GLOBAL - Defined contribution (DC) funds must accept a level of illiquidity if they wish to seek exposure to real estate, according to delegates at the recent IPD European Property Investment conference.

Following on from comments made by Paul Trickett, Goldman Sachs Asset Management's head of global portfolio solutions, that property risked being a "forgotten" asset class as the pension industry shifted from defined benefit (DB) to DC, delegates were asked their views on the level of liquidity required to attract the funds.

Rory Morrison, senior director of fund management at Invesco Real Estate Europe, dismissed any need for liquidity, saying: "It is illiquid, don't kid yourself."

He said real estate investment trusts (REITs) served as a good proxy, but dismissed the idea that all DC assets needed to be liquid.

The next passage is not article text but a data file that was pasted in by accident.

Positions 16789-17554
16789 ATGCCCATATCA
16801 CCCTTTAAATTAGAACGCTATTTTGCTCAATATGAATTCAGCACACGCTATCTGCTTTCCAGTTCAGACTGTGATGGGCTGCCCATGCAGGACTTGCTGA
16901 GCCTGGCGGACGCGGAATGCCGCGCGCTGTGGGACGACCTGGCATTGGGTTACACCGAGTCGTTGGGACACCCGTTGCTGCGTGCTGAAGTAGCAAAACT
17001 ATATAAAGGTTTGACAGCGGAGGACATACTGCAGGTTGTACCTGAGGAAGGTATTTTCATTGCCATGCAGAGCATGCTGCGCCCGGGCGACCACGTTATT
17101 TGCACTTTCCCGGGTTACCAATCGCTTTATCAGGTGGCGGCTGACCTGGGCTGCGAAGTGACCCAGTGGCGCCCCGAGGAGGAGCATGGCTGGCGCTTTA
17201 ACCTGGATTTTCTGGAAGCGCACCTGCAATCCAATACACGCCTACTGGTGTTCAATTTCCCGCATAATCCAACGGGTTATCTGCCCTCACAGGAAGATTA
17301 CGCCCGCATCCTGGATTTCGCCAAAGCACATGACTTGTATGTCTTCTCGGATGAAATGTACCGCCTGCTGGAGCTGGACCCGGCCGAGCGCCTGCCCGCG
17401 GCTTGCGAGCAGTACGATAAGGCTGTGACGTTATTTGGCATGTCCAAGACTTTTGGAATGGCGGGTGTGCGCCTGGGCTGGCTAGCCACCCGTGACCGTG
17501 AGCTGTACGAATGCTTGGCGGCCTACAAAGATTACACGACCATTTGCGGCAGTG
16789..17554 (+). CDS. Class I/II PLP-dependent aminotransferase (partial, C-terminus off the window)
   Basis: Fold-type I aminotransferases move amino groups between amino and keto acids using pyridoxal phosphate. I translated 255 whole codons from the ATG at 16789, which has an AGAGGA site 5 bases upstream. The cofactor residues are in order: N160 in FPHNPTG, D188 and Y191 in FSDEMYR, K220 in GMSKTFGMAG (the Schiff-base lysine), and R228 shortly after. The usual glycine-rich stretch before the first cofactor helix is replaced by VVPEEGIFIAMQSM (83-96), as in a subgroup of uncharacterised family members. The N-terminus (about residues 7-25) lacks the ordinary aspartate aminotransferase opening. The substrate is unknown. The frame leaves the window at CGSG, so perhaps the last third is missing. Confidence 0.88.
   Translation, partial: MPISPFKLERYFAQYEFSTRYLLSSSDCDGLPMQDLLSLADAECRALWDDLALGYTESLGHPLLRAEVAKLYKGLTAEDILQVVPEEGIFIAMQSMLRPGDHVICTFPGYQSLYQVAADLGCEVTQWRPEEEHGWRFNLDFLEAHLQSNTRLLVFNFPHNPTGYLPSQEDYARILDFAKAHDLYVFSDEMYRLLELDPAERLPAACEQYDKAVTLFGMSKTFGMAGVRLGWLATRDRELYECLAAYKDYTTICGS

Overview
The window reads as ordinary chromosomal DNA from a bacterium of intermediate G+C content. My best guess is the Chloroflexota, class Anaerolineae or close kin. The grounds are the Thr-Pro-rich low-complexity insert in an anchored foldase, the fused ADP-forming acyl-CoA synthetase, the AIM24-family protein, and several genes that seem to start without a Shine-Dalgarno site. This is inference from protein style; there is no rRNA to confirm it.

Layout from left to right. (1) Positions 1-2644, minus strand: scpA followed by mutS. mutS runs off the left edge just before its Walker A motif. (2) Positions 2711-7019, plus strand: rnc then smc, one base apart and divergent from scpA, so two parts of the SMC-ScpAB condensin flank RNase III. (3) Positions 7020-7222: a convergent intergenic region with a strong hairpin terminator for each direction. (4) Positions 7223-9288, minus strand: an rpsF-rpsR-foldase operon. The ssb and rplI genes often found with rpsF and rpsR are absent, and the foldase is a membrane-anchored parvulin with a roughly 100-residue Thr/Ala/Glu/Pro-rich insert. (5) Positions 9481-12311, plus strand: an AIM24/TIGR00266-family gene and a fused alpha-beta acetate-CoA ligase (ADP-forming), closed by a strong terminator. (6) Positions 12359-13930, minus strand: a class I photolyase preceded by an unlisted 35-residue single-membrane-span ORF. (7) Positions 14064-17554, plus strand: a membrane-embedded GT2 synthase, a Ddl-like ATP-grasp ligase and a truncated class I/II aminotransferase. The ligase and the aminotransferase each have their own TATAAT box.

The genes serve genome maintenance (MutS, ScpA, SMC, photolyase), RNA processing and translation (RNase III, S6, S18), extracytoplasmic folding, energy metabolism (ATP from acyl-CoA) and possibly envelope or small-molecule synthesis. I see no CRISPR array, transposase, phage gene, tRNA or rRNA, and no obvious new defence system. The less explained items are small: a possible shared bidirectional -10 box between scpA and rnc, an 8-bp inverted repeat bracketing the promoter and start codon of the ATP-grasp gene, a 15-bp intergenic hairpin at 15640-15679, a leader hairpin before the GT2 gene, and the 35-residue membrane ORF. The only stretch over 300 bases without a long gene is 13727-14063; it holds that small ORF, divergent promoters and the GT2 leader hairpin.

"Certainly, if you like real estate, you need to accept that it is illiquid," he said.

Xavier Denis, member of the executive committee and the board of directors at Cofinimmo, pointed out that there were "different degrees of liquidity", starting with REITs and moving through the other available investment options.

An audience member meanwhile cited a US scheme's use of real estate in target date funds as a way forward, explaining that the fixed date of the payout assisted in overcoming the liquidity problem.

However, pension funds have found other ways to access real estate-like returns, with some opting for strategies that see them exposed to a selection of listed real estate companies' shares in an effort to replicate the returns of the physical asset.

The UK's National Employment Savings Trust, a trust-based DC scheme, recently won best newcomer at the IP Real Estate Awards in London for planning such a strategy.